January-September 2016 was the hottest such period on record, at 0.89°C (1.60°F) above the 20th century average of 14.1°C (57.5°F), according to a new report from the U.S. National Oceanic and Atmospheric Administration.
Much-warmer-than-average conditions engulfed the vast majority of the world's land surfaces. Record warmth for this period was notable across Alaska and western Canada, southern Mexico into Central America, much of northern South America, large parts of eastern, south central, and southwestern Africa, central Asia and parts of northern Russia, and the islands of southeastern Asia.
The average global sea surface temperature for the year-to-date was the highest for January–September in the 137-year period of record, at 0.78°C (1.40°F) above average, surpassing the previous record set in 2015 by 0.08°C.
WMO uses a combination of datasets from NOAA, NASA’s Goddard Institute for Space Studies, the UK’s Met Office HadCRUT, as well as reanalysis data from the European Centre for Medium Range Weather Forecasting to compile its assessments on the climate.
The provisional assessment for 2016 will be released during the U.N. Climate Change negotiations in Marrakech in November.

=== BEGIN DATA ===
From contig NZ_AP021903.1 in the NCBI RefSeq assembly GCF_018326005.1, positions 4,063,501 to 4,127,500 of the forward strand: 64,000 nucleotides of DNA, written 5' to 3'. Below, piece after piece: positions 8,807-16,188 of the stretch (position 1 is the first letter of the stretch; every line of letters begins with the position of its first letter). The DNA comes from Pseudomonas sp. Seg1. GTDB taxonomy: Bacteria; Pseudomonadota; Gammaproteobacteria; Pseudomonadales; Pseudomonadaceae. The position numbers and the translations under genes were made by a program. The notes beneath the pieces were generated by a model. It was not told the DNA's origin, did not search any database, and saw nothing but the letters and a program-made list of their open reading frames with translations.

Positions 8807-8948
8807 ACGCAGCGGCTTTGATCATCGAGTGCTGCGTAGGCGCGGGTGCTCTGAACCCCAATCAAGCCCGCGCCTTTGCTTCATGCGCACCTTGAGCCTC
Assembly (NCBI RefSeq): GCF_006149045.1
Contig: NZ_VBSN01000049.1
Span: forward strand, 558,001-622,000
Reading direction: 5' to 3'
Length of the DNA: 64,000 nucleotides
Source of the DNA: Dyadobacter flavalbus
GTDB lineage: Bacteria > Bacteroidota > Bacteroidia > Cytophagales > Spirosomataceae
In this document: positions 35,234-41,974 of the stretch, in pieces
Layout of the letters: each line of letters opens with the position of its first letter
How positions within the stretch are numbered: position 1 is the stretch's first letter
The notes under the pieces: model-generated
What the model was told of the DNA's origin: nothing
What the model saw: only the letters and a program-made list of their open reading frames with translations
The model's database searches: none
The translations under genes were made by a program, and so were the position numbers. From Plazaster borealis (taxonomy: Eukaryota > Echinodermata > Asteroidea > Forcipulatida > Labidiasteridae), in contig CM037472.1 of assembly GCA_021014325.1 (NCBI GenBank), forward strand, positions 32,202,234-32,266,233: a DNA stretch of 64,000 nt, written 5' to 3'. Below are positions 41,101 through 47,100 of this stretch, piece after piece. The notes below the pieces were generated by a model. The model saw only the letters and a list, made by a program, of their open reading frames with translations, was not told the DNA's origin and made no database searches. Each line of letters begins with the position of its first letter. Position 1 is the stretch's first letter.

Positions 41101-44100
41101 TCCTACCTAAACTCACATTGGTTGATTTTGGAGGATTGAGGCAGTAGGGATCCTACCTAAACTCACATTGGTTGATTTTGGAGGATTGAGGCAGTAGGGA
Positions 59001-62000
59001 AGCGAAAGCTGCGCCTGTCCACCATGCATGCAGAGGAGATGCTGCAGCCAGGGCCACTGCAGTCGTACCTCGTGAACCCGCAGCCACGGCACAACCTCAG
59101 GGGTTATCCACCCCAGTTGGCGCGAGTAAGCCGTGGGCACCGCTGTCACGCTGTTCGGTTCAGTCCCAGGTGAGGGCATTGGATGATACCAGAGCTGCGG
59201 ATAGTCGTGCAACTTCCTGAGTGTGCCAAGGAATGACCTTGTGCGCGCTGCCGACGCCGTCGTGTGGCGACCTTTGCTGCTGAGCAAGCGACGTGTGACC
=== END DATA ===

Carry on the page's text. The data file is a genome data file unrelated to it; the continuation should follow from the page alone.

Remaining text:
NOAA said that the month of September was the second hottest on record, slightly behind September 2015.
The combined average temperature over global land and ocean surfaces for September 2016 was the second highest for September in the 137-year record, 0.04°C (0.07°F) cooler than the record warmth of 2015.
"A few months after the end of one of the strongest El Niños in at least the past half century, this month effectively snapped the 16-month streak of record warm monthly global temperatures," said NOAA.
It is not unusual that analysis disagree on the assessment because the underlying observations and methodologies are not exactly the same. This is why WMO combines various analysis in its annual assessment .